Atmospheric Measurement Techniques (Aug 2023)

Drone-based meteorological observations up to the tropopause – a concept study

  • K. B. Bärfuss,
  • H. Schmithüsen,
  • A. Lampert

Journal volume & issue
Vol. 16
pp. 3739 – 3765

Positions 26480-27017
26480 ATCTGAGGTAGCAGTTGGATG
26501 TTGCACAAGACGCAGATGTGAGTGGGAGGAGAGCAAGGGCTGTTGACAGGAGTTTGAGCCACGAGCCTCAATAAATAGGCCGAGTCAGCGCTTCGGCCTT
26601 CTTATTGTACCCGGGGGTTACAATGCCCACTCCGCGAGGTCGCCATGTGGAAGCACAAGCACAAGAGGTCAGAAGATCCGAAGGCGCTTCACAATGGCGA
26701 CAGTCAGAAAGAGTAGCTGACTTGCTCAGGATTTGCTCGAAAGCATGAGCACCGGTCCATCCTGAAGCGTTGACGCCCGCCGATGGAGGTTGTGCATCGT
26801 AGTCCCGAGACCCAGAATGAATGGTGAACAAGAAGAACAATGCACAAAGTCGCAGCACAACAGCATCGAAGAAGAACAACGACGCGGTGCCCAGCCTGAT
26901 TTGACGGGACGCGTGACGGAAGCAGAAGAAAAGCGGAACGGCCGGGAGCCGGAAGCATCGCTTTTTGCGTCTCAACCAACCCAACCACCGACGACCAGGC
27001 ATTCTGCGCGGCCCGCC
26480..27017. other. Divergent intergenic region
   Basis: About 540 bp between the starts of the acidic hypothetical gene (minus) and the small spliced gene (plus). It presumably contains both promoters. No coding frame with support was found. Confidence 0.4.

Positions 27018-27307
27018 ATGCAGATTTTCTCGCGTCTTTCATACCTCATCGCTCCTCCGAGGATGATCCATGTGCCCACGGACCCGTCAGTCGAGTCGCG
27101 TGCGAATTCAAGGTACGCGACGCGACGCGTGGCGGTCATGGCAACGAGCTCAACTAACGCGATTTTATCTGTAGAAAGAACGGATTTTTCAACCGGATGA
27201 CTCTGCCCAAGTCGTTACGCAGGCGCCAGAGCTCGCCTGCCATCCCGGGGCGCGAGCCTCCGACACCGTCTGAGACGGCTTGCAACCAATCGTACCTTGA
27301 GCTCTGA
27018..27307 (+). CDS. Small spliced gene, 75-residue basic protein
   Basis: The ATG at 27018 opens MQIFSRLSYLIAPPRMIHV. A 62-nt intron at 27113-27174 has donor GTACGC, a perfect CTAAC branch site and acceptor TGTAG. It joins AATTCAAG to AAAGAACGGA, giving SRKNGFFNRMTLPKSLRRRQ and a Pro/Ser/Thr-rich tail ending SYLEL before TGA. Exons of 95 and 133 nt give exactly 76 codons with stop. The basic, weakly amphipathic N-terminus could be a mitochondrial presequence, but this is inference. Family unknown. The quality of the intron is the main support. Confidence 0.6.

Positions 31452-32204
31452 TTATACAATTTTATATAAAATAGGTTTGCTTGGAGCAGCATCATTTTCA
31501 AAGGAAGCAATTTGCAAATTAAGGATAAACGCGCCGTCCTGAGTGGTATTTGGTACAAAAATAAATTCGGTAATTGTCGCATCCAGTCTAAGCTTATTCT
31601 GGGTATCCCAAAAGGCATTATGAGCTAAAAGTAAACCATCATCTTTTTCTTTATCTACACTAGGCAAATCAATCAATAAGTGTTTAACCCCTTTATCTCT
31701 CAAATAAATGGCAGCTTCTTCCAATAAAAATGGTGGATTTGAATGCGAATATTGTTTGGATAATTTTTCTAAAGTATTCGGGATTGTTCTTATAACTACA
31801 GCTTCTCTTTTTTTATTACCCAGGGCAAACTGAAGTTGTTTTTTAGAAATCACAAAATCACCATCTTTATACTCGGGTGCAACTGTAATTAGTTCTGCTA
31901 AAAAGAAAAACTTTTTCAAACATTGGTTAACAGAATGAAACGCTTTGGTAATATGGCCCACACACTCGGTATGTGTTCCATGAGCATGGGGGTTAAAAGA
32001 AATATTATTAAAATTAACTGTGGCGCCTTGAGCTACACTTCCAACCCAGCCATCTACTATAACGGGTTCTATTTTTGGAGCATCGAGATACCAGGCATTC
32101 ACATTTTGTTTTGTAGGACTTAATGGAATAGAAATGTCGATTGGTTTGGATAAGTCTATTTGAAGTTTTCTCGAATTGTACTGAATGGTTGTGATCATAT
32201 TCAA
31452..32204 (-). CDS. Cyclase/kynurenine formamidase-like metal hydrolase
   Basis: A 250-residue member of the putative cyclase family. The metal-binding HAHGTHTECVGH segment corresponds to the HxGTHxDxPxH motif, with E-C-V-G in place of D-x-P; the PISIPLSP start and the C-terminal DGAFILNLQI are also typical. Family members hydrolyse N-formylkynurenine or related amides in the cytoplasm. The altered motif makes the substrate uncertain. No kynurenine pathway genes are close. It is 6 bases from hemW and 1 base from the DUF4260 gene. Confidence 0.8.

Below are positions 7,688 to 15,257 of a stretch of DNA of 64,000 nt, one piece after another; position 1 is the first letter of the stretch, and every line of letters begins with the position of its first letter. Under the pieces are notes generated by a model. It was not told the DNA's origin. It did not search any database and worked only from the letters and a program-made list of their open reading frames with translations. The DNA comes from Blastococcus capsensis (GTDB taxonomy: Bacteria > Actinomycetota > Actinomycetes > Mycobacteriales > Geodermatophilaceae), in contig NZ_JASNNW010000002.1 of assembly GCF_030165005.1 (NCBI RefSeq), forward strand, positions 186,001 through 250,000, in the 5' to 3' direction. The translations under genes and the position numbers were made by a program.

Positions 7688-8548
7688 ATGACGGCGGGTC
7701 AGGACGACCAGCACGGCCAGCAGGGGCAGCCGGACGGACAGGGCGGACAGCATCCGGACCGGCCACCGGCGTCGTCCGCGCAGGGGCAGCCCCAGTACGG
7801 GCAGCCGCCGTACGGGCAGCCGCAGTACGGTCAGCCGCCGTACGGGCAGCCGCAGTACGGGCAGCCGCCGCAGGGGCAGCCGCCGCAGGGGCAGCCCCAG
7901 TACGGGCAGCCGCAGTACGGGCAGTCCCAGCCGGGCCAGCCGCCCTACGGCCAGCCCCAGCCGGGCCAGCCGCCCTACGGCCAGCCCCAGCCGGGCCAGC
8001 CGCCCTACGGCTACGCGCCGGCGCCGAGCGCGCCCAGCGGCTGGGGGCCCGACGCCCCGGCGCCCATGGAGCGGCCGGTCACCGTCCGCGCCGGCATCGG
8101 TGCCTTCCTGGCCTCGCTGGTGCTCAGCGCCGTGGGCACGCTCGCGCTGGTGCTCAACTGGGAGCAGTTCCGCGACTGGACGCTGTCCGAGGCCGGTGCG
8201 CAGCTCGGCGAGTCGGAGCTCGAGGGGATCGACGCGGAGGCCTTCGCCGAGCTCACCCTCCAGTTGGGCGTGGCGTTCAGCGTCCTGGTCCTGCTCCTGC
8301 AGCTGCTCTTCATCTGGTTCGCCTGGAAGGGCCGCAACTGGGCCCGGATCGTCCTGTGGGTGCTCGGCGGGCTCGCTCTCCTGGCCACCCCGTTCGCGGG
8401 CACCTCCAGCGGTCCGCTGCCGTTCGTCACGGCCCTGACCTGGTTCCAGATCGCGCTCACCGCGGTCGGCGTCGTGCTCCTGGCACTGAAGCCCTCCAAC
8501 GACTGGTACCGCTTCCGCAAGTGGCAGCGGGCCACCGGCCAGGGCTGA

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The main in situ database for numerical weather prediction currently relies on radiosonde and airliner observations, with large systematic data gaps: horizontally in certain countries, above the oceans and in polar regions, and vertically in the rapidly changing atmospheric boundary layer, as well as up to the tropopause in areas with low air traffic. These gaps might be patched by measurements with drones. They provide a significant improvement towards environment-friendly additional data, avoiding waste and without the need for helium. So far, such systems have not been regarded as a feasible alternative for performing measurements up to the upper troposphere. In this article, the development of a drone system that is capable of sounding the atmosphere up to an altitude of 10 km with its own propulsion is presented, for which Antarctic and mid-European ambient conditions were taken into account: after an assessment of the environmental conditions at two exemplary radiosounding sites, the design of the system and the instrumentation are presented. Further, the process to get permissions for such flight tests even in the densely populated continent of Europe is discussed, and methods to compare drone and radiosonde data for quality assessment are presented. The main result is the technical achievement of demonstrating the feasibility of reaching an altitude of 10 km with a small meteorologically equipped drone using its own propulsion. The first data are compared to radiosonde measurements, demonstrating an accuracy comparable to other aircraft-based observations, despite the simplistic sensor package deployed. A detailed error discussion is given. The article closes with an outlook on the potential use of drones for filling data gaps in the troposphere.